Wednesday, March 09, 2011

San Francisco Becoming More Diverse

When I do my tours of San Francisco, I always tell folks a bit about the city's population and its diversity.  The 2010 Census data are beginning to come out so I'll provide some population updates.  California has about 37,250,000 residents.  The nine counties that compose the Bay Area (Marin, Sonoma, Napa, Solano, Contra Costa, Alameda, Santa Clara, San Mateo, and San Francisco) have a population of approximately 7,150,000.  The largest city in the Bay Area remains San Jose, with about 965,000 people.

San Francisco's population is 805,000.  About 33% of the city is Asian, 15% Latino, and 6% African-American.  The remaining 42% is White.  This marks an increase in the Asian and Latino population of about 11% since the 1990 census.  Over the same period, the white population declined by about 12 percent and the African American population dropped by 23 percent.  More information is available on the US Census website:  www.census.gov.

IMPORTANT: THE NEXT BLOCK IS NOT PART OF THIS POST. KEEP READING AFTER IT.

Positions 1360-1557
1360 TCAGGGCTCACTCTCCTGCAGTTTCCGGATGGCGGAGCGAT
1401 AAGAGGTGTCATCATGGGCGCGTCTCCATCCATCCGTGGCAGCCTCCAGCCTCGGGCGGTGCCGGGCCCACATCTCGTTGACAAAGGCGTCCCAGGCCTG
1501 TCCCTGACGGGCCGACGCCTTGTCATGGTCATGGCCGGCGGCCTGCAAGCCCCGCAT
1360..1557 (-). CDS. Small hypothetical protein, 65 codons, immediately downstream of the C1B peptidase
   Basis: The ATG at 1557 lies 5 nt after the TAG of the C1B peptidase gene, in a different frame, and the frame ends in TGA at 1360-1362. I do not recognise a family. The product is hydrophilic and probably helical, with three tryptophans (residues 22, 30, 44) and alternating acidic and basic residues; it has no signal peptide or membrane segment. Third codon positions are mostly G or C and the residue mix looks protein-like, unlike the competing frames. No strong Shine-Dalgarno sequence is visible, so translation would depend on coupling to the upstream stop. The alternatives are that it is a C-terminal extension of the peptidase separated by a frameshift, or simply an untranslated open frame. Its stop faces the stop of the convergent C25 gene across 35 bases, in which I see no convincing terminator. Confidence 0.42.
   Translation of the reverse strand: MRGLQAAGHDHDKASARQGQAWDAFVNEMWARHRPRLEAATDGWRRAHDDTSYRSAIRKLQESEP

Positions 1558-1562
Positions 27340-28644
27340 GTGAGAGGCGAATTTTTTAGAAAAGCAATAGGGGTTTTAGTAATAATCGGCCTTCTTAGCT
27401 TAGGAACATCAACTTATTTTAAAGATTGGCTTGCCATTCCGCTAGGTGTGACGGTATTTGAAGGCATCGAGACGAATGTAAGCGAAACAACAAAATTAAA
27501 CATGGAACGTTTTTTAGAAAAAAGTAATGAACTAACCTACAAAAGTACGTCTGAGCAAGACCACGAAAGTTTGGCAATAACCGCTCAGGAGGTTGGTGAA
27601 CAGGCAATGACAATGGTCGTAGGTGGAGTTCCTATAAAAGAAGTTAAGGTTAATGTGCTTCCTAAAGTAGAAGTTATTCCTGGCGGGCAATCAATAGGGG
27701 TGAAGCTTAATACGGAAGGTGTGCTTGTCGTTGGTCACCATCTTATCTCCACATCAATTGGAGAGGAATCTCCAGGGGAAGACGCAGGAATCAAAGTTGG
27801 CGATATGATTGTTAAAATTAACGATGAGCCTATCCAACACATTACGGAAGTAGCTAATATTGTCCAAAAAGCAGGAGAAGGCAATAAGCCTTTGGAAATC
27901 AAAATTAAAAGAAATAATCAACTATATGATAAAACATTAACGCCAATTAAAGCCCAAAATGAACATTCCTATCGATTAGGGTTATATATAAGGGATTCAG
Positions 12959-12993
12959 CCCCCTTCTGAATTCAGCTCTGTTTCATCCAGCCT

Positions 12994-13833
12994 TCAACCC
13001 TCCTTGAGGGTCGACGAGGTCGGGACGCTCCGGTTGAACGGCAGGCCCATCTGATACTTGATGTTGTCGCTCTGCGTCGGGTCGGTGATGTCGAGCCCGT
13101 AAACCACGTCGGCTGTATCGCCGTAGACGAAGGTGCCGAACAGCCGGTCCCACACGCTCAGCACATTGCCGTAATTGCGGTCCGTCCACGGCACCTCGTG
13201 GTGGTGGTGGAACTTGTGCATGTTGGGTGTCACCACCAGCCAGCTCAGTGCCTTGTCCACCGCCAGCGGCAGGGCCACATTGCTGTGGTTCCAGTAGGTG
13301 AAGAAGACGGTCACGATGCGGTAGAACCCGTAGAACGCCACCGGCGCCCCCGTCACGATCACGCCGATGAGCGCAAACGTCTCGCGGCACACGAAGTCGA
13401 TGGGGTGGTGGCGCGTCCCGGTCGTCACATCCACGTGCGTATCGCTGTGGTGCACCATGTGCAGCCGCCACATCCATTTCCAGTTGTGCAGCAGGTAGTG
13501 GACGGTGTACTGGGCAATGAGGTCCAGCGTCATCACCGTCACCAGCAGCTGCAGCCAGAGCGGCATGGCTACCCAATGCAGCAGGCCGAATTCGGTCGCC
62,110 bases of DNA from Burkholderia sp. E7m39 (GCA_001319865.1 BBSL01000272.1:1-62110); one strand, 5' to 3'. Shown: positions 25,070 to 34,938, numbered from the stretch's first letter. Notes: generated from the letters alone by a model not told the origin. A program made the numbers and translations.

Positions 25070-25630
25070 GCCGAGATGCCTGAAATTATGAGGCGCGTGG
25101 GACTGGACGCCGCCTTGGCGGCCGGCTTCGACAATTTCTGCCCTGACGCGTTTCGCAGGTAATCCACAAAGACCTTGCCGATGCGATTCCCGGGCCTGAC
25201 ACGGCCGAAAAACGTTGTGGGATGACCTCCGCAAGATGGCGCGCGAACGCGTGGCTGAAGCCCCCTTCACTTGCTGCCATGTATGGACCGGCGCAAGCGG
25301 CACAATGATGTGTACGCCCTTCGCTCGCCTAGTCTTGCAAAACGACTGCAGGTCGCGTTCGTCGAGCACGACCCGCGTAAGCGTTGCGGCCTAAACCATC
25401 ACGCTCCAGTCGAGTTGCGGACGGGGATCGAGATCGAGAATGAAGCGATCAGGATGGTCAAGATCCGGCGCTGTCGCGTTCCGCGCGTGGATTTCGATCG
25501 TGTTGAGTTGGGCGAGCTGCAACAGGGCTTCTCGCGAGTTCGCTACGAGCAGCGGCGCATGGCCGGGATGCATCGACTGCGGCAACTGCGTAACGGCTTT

San Francisco has been diverse since its earliest days, when folks from all over the world came here for the Gold Rush in 1849.  This diversity continues to this day.

2 comments:

Anonymous said...

I was riding the bus from the Mason Fort to Ghirardelli Square around 3pm. Each bus stop was packed with only Asian school children. I'm from DC and never seen this before and was surprised by their large numbers. Is this an Asian neighborhood or was it a special Asian school? Does the city have school buses for them? The bus was already too crowded and skipped each stop they were waiting at.

Rick said...

San Francisco is 35% Asian and the school district has probably a higher percentage of Asian students. You were not in an Asian neighborhood nor near a school that would attract a higher percentage of Asians. You were in San Francisco!

Most San Francisco students go to and from school on the public bus. School buses are reserved for children with special needs.